They were in some kind of hidden skateboarding park, with a few kids and their skateboards and bikes on their sides, and steep and sloping obstacles and platforms that went up and down.
A few kids noticed Peter and his small, skateboard-less gang, and some of them walked up to him.
"Hey, kid," one boy said. "You new here?"
"Um, kind of," Peter said. The boy looked around eighteen or nineteen with a lot of necklaces and chains around his neck. He looked at Peter up and down before smiling to him. "Since you're new, wanna do a bet?"
"Uh, I don't know about the gambling thing," Claire said. Then she moved to Peter. "We should leave. There isn't anything here."
Peter was too busy staring at the boy's collection of chains. One of the chains was glowing gold, and it had a powerful aura. The medallion looked jagged and broken, almost split in halves or fourths. Peter couldn't decide if the thing was a good thing, or a bad thing. He assumed it was a good thing.
"All right, details," Peter said suddenly. Claire stared at him, incredulous. The boy grinned.
"Here are the mechanics. We simply please the crowd," the boy gestured to the kids and on-lookers of the park. "The people pick who they prefer. Whoever gets more votes, wins."
"I don't understand," Leon scratched his head. "How do you please the crowd?"
"Skateboarding, duh!" The boy turned back to Peter and then smiled crookedly. "So, you gonna take it? I bet anything that you couldn't even ride a bike."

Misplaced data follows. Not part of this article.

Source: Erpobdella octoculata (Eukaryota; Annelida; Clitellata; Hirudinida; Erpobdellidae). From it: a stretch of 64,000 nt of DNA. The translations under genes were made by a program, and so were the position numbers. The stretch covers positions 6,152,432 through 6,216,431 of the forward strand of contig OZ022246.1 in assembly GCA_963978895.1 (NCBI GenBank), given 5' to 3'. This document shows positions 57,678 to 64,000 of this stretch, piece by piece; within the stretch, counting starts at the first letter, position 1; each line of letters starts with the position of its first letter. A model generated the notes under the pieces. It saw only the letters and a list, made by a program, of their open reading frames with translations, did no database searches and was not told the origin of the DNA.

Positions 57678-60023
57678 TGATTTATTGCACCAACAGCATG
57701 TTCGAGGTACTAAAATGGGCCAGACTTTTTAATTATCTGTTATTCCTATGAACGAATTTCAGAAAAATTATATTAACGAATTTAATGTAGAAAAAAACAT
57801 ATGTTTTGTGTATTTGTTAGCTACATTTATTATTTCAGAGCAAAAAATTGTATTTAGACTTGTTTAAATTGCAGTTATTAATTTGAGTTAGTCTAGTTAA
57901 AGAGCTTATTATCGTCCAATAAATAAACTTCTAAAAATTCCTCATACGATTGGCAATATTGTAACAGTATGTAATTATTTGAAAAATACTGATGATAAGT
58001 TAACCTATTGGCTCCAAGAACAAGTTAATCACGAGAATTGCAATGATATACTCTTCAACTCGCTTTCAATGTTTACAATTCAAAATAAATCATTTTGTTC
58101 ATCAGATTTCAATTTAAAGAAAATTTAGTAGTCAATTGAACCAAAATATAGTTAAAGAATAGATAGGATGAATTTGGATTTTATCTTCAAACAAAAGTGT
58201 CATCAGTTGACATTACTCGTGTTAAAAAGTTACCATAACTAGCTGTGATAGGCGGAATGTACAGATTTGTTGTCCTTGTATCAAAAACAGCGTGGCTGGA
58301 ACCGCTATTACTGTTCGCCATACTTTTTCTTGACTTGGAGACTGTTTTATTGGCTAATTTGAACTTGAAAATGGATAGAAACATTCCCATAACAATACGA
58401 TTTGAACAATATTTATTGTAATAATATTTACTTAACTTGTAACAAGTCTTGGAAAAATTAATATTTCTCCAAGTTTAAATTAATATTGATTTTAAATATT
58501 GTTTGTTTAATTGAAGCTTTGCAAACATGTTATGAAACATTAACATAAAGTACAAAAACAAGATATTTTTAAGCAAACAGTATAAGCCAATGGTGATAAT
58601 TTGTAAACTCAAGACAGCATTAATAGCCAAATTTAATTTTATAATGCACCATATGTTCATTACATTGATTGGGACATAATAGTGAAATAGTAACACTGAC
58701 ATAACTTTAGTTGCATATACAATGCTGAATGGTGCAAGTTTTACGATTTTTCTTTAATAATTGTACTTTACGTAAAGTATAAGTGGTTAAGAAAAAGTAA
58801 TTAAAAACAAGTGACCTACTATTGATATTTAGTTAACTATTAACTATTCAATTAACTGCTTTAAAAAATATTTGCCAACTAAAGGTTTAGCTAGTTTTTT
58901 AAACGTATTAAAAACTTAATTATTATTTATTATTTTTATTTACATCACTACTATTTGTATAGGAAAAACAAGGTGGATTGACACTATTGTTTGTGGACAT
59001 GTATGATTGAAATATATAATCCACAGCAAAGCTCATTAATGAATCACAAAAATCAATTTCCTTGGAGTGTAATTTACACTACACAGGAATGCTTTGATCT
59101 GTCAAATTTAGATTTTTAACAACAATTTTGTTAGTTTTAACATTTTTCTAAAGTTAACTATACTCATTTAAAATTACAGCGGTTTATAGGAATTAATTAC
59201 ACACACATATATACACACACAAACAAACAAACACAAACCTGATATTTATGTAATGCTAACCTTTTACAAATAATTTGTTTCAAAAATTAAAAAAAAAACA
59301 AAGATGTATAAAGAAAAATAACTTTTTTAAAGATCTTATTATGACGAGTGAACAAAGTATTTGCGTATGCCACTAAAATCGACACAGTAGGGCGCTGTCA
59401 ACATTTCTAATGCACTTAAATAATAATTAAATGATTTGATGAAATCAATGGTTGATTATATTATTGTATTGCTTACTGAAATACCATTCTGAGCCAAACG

Peter glanced at Leon and Claire for a moment, and then nodded to the boy. "Then give me that necklace when I win."
Confidence was a word that passed through Peter's brain and ears. One moment, he would feel calm he wasn't afraid to speak out. Then the next…his usual stammering would come back.
This was one of those moments.
And now Peter (kind of) regretted agreeing with the boy.
Leon and Claire continued to look incredulous when Peter took off his red winter coat.
"Are you serious?" Leon said.
Peter shrugged and smiled sheepishly. "Might as well give it a try."
He handed his coat to Leon and followed the boy, whose name was Eric. They were about to arrive at one of the platforms when Eric abruptly stopped. "Oh yeah, I forgot."
He turned around. "If I win, I'm going to take that," he pointed at Leon's sword. "I want that golf club."